Lawyers, Responsibility to Others, and Moral Conversations (Program)
Neil Hamilton, University of St. Thomas (US); Tony Foley, Australian National University (Australia); and Stephen Pepper, University of Denver, Sturm College of Law (US)
Vivien Holmes, Australian National University College of Law (Australia) (Moderator)
Lawyers, Responsibility to Others, and Moral Conversations
This program will investigate lawyers’ responsibility to others with specific emphasis on the responsibility to engage in moral conversations with clients and colleagues, including in relation to child sexual abuse cases. In particular, participants will discuss:
- The behavior of the lawyers acting for the Australian Catholic Church in defending actions brought by victims of sexual abuse. This behavior has come under recent scrutiny by the Australian Royal Commission into Institutional Child Sexual Abuse.
- How a lawyer/client relationship that explicitly engages clients in moral conversations might impact upon the behavior of a faith-based institutional client or a corporate client.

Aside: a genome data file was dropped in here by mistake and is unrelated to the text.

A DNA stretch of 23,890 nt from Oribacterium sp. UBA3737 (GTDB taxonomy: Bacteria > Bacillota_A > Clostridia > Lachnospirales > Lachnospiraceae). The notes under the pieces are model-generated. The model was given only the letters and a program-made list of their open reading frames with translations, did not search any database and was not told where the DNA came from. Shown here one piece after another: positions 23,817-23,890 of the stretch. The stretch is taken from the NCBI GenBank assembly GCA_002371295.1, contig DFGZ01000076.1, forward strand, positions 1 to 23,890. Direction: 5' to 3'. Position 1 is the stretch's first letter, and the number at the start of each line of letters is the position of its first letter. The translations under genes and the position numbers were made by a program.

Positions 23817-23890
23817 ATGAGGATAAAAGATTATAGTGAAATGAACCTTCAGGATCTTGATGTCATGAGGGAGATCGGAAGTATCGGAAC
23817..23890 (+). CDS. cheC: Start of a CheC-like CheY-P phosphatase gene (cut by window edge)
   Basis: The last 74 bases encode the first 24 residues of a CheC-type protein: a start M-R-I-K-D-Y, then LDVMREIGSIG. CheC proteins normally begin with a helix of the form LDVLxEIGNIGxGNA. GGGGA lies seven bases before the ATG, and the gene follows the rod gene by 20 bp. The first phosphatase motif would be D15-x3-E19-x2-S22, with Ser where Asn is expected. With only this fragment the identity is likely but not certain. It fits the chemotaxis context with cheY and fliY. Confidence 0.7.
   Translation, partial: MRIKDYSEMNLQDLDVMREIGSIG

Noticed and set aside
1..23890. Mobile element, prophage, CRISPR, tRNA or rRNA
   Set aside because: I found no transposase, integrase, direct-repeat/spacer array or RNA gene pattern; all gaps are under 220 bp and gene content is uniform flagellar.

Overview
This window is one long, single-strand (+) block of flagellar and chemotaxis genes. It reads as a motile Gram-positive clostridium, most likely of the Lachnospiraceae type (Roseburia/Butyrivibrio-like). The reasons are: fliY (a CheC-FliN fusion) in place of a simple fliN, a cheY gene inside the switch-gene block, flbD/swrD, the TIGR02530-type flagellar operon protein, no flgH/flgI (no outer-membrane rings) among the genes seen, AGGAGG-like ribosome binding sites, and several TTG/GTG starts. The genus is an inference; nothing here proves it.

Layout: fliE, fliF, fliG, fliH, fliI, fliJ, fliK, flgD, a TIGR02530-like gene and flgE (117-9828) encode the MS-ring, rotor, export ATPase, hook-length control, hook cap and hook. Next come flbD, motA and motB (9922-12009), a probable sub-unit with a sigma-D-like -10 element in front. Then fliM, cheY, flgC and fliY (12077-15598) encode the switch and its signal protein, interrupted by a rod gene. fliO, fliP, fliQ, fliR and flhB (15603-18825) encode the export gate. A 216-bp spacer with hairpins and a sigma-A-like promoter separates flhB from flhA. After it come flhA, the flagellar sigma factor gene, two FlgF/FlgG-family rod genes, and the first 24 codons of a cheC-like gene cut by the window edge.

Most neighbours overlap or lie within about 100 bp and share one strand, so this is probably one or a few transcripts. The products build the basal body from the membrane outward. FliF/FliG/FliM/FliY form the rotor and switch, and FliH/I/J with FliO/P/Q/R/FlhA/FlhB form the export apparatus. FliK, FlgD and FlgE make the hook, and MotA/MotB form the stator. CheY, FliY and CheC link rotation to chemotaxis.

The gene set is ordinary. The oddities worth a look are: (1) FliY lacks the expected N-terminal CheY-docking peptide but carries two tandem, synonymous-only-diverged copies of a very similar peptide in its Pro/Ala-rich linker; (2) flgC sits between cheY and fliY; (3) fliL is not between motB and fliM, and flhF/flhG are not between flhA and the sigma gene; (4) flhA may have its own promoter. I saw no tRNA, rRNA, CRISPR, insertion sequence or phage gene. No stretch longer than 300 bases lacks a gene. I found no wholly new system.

- The problem of the corporation as client and “amoral ethics” squared: (1) the lawyer’s ethic of providing access to and assistance in using the law, even for morally wrongful conduct, combining with (2) the corporate executive’s ethic of serving primarily shareholder value or profit, frequently excluding (or not perceiving) other possible values or moral concerns.
- The importance of an ethic of responsibility to others in legal practice. How we might help law students internalize this responsibility, including preparing them to engage in conversations with people of different traditions about responsibility to others.